Chicks, chicks, chicks!
Article and photos by Celeste McNeil
The kindergarten enrichment class at Buffalo Ridge Elementary (BRE) school learned about eggs and chicks hands-on this spring. Four dozen fertilized eggs were generously loaned to the enrichment class during incubation. Throughout the three-week wait, students learned about embryo life cycles, chick development, genetics and much more.
This is the fourth year BRE hosted these delicate visitors. They are a favorite of everyone in the school. The incubator and eventually the cage sat in an inside window, facing the main hallway where all students, staff and visitors had the opportunity to peek at the eggs and chicks. Students predicted how many of the 48 eggs would hatch. Roughly half of the fertilized eggs developed properly and had enough strength to hatch and survive. One winner from each grade with the closest guess was awarded a prize. Thanks to prize sponsors Castle Pines King Soopers, Raising Cane’s Chicken Fingers, SmallCakes and the new Castle Rock Chick-fil-A.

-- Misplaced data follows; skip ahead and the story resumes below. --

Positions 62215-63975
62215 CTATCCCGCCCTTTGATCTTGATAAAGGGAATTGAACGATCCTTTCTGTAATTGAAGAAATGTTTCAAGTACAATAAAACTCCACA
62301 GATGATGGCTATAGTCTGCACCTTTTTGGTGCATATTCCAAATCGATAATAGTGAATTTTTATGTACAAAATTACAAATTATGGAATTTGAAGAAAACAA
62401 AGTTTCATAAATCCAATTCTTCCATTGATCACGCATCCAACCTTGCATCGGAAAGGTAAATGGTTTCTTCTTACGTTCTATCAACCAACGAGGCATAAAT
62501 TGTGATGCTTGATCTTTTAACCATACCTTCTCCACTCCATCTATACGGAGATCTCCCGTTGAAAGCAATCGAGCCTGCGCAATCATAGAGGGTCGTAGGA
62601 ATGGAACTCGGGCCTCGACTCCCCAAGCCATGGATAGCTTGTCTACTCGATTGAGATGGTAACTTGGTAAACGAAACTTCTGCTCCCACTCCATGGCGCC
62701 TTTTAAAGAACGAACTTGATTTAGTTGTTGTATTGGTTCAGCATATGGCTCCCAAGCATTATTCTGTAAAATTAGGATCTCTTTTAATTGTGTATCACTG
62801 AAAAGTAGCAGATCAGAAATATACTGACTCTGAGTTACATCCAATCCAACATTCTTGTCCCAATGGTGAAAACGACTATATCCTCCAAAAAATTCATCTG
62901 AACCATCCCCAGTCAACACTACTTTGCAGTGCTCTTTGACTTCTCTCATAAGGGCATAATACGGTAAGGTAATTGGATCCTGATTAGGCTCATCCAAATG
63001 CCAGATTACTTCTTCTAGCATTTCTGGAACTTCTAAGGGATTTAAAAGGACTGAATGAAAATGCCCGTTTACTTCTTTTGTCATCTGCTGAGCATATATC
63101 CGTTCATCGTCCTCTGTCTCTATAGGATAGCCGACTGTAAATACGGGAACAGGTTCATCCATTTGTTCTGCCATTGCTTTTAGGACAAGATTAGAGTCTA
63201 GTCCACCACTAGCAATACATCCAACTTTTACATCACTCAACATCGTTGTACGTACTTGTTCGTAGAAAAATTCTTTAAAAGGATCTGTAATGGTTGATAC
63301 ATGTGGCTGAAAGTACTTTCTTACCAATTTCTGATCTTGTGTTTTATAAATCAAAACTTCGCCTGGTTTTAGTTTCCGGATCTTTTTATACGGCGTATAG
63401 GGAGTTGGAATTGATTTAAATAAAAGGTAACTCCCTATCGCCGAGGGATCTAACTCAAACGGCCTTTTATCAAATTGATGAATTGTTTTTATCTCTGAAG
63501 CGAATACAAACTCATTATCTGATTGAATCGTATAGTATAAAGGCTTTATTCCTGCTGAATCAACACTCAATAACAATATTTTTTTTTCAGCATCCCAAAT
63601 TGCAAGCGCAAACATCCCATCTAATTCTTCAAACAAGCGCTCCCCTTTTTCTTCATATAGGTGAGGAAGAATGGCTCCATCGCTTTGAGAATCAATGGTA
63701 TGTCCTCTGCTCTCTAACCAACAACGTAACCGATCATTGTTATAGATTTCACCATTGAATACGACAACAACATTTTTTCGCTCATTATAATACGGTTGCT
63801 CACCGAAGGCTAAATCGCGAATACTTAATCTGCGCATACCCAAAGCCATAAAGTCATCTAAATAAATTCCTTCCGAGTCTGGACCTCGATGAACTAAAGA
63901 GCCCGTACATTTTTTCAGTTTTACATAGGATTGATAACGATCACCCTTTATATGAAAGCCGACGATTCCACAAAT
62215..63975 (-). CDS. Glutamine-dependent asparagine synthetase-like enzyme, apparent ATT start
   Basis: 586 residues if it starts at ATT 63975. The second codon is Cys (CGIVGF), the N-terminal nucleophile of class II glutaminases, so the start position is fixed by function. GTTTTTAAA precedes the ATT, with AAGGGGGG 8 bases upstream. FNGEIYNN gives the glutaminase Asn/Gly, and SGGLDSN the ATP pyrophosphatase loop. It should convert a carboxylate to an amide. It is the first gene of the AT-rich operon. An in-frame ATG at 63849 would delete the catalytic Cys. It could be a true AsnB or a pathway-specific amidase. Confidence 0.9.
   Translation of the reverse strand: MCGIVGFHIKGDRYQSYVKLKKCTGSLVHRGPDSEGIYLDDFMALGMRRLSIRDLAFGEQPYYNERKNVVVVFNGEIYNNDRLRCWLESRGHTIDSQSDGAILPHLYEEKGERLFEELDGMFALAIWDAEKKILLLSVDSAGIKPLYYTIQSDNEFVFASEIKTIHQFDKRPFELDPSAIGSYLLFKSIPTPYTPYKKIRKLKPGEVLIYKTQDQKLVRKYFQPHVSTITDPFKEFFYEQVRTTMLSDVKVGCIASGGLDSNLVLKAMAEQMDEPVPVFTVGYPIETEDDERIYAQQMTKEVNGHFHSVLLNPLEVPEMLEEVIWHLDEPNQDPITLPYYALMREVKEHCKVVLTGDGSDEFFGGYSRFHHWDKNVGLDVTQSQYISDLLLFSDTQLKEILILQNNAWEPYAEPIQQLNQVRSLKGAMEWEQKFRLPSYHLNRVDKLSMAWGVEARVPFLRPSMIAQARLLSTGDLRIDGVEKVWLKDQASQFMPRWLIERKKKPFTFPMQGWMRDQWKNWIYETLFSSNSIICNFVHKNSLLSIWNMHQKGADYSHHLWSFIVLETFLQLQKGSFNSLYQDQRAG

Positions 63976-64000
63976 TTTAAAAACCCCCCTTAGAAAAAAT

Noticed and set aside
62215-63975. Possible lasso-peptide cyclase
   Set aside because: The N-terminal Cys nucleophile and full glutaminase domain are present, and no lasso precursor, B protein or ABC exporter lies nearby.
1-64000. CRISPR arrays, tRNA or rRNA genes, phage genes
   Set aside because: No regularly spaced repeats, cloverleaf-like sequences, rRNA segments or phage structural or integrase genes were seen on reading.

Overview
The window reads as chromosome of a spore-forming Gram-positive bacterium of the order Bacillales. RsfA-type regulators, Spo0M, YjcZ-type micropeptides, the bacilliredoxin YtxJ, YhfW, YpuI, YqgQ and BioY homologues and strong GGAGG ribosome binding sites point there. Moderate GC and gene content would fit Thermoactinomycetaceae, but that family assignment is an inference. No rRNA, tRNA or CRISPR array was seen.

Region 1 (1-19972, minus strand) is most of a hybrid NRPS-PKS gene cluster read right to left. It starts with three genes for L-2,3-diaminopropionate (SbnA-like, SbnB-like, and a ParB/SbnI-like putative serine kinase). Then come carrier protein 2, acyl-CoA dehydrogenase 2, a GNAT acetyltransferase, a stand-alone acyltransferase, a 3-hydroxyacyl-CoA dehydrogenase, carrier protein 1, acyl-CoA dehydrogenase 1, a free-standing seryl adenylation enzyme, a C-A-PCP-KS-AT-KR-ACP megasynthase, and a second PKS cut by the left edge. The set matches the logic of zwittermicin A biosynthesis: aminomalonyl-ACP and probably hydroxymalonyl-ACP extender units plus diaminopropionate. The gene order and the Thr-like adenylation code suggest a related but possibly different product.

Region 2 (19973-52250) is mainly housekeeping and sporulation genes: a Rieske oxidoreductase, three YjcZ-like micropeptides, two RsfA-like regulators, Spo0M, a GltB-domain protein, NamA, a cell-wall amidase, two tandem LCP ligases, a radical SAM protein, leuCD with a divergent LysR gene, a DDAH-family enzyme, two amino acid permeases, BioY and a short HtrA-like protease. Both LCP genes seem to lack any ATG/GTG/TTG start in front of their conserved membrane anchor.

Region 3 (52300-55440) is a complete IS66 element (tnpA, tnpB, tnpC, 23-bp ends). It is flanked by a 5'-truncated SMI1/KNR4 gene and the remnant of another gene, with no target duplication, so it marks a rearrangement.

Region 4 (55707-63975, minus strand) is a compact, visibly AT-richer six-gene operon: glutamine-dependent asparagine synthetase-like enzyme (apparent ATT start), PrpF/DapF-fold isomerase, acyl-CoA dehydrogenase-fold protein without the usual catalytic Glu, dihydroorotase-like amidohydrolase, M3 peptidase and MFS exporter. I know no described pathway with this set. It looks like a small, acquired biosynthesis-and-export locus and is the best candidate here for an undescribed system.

This year, the eggs came from three different farms. The farm variety translates to differences in physical characteristics, like egg or feather colors. Valerie Miller, a BRE mom and source for some of the eggs and necessary equipment explained, “The eggs are many different colors. Blues, greens, tans and darker browns. Different breeds of chickens lay different colored eggs. Just like humans have many different shades of skin, different chickens lay different colored eggs. It’s all about genetics. We are excited to see what the chicks look like!”
While waiting for the chicken embryos to grow and develop, a few of the eggs were quickly and carefully candled. Candling creates an x-ray vision peek inside the eggshell. Some eggs showed growing embryos, while others did not. After the long anticipated three weeks, 14 chicks hatched. Surprisingly, nearly all the chicks had black feathers. Only one chick was the stereotypical pale yellow. The newly-hatched chicks remained at the school for a couple of weeks before they were returned to their farms.
The return of eggs and chicks next year is uncertain. Kindergarten enrichment is run through the school district Before and After Care department. It serves half-day kindergarten students who stay at school all day. The kindergarten enrichment class was discontinued next year due to projected low enrollment numbers. With recently announced changes for state-funded full-day kindergarten classes, no practical need for kindergarten enrichment exists and may therefore not continue.